IHS has partnered with scholars in our network to bring you this collection of writing and publishing advice for faculty and graduate students. Whether you’re a student struggling to write your dissertation, a professor interested in writing a book, or a scholar trying to reach a wider audience through op-eds, these resources can help.
Academic Writing and Publishing with Michael Munger
Michael Munger, professor of political science at Duke University and author of several books including Is “Capitalism Sustainable?” and “Tomorrow 3.0,” presents an 11-part video series on how to write, edit, and publish as an academic. Watch the complete series below or on our YouTube Channel.
How to Publish in Grad School with Brian Kogelmann
Brian Kogelmann, assistant professor of philosophy at the University of Maryland, presents a lecture on “How to Publish in Grad School.”
“The best scholars in the world, they all get writer’s block. They all get stuck. It’s nothing to be ashamed of at all. It happens to all of us. But what you don’t want to do is get stuck on a project and then stop being productive. When it happens that you do get that writer’s block, don’t languish — just jump to another project, right?” atch the full lecture below or on our YouTube channel.
How to Write a Successful PhD Dissertation with Christina Bambrick
Christina Bambrick, assistant professor of political science at the University of Notre Dame, presents a lecture on how to plan, write, and defend your dissertation.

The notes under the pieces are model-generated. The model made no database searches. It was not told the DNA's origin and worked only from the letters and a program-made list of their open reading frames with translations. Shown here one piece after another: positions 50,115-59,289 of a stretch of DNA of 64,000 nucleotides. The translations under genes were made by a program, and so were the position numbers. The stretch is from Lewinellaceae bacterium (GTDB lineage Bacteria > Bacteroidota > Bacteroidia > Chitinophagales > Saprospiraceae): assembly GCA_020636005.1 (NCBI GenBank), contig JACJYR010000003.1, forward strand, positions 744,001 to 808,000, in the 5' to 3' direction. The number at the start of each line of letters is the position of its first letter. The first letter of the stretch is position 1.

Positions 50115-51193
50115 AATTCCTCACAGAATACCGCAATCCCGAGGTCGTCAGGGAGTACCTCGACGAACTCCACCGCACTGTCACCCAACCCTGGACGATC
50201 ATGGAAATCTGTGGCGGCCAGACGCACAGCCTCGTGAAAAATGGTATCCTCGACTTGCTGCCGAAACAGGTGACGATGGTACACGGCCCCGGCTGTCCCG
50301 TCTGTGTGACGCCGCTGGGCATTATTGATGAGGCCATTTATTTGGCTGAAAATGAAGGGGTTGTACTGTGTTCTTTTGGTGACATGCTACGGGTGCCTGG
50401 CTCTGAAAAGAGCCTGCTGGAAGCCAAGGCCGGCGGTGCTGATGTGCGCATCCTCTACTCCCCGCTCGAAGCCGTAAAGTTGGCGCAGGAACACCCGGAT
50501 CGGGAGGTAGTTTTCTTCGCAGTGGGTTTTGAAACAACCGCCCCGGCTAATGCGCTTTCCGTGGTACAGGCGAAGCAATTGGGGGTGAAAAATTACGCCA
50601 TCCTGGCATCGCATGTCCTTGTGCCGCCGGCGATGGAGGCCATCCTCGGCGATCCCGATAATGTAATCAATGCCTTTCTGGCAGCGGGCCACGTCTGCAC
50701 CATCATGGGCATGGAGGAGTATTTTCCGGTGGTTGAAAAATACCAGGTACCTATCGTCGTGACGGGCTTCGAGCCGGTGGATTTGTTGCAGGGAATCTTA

“One of the things that I found essential to completing my dissertation was to build a team. And this team was an assortment of people from my cohort, more advanced students that were a few years ahead of me, assistant professors at institutions who were already on the tenure track, mid-career scholars… These are people who can be for you what your advisor isn’t always going to be for you.” Watch the full lecture below or on our YouTube Channel.
Writing Tips for Academics Trying to Reach a Non-Academic Audience with IHS
Nicole Yeatman presents five writing tips for academics trying to write for a wider, popular audience.
“Make your points in as few words as possible. You’re not giving a lecture to a captive audience; you’re trying to connect with a busy reader. Eliminate anything that doesn’t give your reader recognizable value. And cut phrases that create clutter, such as It could be said that… or It is important to note that… If it weren’t important, you wouldn’t be noting it.” Read all five tips.